You may have noticed that PPSPower have had some great coverage lately around the recent results of our customer service survey.
Ever since I joined this business over 5 years ago now I have been banging the customer service drum daily. This is the summary of the results from this survey:
I launched PPSPower’s customer survey back in 2013, over 2,500 organisations were questioned as part of the survey and 66% of the online forms were returned.
So what’s the secret of delivering great customer service? Well it’s not really a big secret, I think we all know what good service looks like but for me it’s about two simple factors:
First of all you need to be set up to be able to deliver exceptional service and this is different for every business but the answers lie in the following areas:
Expertise – this starts with the team on the ground and follows through to the back office support. Every member of the team should be clear about what they are accountable for and have the skills and expertise to deliver them. A culture of constant development is essential to maintain this and attract the right talent to your business.
Reliability – I would argue that even in the deepest of austerity people will always focus on reliability before they consider the cost. PPSPower’s main customer is usually a Facilities Manager and for me the biggest compliment I can hear is that they never feel that they need to worry about us or the equipment we maintain. Make yourself reliable and easy to deal with and your customers won’t even entertain conversations with your competitors and may even promote you to their friends and colleagues.
However, I don’t believe any company can ever be 100% perfect with delivery. It is easier if you’re a one-man-band but gets tougher the bigger you grow and the more people you employ. At some point someone will not live up to the level of expertise or reliability you expect from them or an honest mistake will be made; it is at this point that the second factor comes in to play – communication.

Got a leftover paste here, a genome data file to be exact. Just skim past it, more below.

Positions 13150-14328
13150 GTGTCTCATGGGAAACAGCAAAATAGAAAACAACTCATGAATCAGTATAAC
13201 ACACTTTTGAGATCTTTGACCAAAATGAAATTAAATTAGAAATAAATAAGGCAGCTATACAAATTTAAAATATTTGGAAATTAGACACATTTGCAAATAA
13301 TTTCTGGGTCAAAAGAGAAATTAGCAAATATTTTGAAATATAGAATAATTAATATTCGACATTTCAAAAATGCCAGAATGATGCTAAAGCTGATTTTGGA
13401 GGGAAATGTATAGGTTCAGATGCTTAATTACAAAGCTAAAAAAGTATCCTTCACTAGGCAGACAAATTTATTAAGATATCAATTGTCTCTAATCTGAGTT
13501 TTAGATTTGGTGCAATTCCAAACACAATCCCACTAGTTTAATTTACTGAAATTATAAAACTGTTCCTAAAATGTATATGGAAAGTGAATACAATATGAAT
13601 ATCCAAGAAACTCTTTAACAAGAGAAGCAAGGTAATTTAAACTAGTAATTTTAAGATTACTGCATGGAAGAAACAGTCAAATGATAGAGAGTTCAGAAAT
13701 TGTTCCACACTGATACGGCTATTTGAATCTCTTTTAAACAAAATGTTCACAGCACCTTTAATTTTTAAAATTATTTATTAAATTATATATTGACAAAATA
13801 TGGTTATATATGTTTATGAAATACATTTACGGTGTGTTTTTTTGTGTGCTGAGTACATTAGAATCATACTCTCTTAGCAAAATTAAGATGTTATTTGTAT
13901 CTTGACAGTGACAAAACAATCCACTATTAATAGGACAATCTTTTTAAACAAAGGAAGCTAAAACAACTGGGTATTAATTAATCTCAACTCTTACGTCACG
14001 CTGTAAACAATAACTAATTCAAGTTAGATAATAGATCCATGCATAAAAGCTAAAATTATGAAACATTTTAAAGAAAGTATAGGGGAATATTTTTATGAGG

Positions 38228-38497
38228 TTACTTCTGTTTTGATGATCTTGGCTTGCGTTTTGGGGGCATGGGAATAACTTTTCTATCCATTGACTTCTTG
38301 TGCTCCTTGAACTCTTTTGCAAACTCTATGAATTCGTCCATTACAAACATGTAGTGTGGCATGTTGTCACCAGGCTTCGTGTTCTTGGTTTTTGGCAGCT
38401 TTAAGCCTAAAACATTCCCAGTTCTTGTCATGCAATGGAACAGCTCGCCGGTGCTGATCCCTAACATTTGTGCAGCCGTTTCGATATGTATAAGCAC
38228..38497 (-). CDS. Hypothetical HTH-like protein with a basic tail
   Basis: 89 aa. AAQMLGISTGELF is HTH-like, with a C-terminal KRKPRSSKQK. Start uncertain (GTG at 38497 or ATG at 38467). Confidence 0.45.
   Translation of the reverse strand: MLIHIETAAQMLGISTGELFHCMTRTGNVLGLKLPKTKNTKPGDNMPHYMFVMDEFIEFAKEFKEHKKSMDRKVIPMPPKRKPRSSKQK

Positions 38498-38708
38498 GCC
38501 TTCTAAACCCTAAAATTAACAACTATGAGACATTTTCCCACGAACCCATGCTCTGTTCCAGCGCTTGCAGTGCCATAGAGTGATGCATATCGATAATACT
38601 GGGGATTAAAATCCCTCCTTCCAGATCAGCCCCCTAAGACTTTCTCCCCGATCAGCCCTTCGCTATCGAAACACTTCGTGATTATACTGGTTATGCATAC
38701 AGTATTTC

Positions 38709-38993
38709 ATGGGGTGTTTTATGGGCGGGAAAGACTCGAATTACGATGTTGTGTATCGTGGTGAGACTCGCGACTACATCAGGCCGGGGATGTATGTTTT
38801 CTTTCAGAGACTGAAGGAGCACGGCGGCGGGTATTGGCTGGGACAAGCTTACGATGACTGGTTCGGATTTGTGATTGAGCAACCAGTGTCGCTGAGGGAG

It is essential that companies have strong communication processes that are open and transparent for all. Staff need to feel supported and that they can voice any concerns to whoever needs to hear them. I like to call them ‘opportunities for improvement’ rather than highlighting problems or issues. When something doesn’t go to plan it is important that staff feel comfortable to be able to admit mistakes both within the organisation and with the customers. Mistakes happen and we are all human, you will be judged on how you deal with the mistake much more than the mistake itself. So be open, be honest and deal with it efficiently.
As I mentioned before customers will stay with suppliers/service providers they can rely on and this is just as prevalent when it comes to communication. A customer should never have to chase a report or a follow up quotation and should feel assured that this will be delivered when they expect it and in a way that is easy to understand and accept. Any variations and difficulties with this should be communicated immediately and the customer should know that the supplier is in control of the process and be aware of any issues that have arisen and what is being done to overcome them. Managing expectations, of course, plays an essential part in delivering to them.
We have three key values at PPSPower:
Delivering a service that goes beyond our customers expectations.
Reacting swiftly and appropriately to the critical needs of our customers.
Failure is not an option.
You can see quite clearly that the above thoughts around customer service played a big part in defining these values that have been promoted throughout our business and continue to play a part in the day to day running of PPSPower.
Thank you for reading this through to the end and I’d welcome any ‘opportunities for improvement’ you may be able to offer!
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